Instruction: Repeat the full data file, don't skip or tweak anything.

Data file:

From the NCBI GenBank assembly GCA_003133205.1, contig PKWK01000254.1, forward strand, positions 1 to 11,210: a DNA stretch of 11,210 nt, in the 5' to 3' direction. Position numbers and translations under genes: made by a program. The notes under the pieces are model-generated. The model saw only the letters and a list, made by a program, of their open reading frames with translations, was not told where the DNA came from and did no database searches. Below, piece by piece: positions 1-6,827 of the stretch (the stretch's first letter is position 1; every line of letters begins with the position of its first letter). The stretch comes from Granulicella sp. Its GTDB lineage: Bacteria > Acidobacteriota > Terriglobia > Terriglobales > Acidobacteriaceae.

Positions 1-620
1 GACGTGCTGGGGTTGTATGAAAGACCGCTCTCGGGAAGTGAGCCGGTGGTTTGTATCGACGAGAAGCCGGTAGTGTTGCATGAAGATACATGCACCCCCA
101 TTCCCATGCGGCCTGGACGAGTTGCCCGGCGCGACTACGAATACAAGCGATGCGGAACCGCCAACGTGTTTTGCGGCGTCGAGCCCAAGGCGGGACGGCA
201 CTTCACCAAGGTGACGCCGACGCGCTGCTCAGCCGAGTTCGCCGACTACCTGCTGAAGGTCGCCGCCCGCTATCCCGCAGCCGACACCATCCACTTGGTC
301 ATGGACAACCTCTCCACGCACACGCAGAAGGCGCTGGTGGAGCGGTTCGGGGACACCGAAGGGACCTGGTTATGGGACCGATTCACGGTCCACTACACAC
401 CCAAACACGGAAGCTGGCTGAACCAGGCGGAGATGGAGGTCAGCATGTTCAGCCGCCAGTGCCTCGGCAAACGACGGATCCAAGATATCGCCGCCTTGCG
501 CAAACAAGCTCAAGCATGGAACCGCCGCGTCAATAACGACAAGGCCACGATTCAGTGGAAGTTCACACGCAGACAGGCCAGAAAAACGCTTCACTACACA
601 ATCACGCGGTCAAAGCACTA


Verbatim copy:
From the NCBI GenBank assembly GCA_003133205.1, contig PKWK01000254.1, forward strand, positions 1 to 11,210: a DNA stretch of 11,210 nt, in the 5' to 3' direction. Position numbers and translations under genes: made by a program. The notes under the pieces are model-generated. The model saw only the letters and a list, made by a program, of their open reading frames with translations, was not told where the DNA came from and did no database searches. Below, piece by piece: positions 1-6,827 of the stretch (the stretch's first letter is position 1; every line of letters begins with the position of its first letter). The stretch comes from Granulicella sp. Its GTDB lineage: Bacteria > Acidobacteriota > Terriglobia > Terriglobales > Acidobacteriaceae.

Positions 1-620
1 GACGTGCTGGGGTTGTATGAAAGACCGCTCTCGGGAAGTGAGCCGGTGGTTTGTATCGACGAGAAGCCGGTAGTGTTGCATGAAGATACATGCACCCCCA
101 TTCCCATGCGGCCTGGACGAGTTGCCCGGCGCGACTACGAATACAAGCGATGCGGAACCGCCAACGTGTTTTGCGGCGTCGAGCCCAAGGCGGGACGGCA
201 CTTCACCAAGGTGACGCCGACGCGCTGCTCAGCCGAGTTCGCCGACTACCTGCTGAAGGTCGCCGCCCGCTATCCCGCAGCCGACACCATCCACTTGGTC
301 ATGGACAACCTCTCCACGCACACGCAGAAGGCGCTGGTGGAGCGGTTCGGGGACACCGAAGGGACCTGGTTATGGGACCGATTCACGGTCCACTACACAC
401 CCAAACACGGAAGCTGGCTGAACCAGGCGGAGATGGAGGTCAGCATGTTCAGCCGCCAGTGCCTCGGCAAACGACGGATCCAAGATATCGCCGCCTTGCG
501 CAAACAAGCTCAAGCATGGAACCGCCGCGTCAATAACGACAAGGCCACGATTCAGTGGAAGTTCACACGCAGACAGGCCAGAAAAACGCTTCACTACACA
601 ATCACGCGGTCAAAGCACTA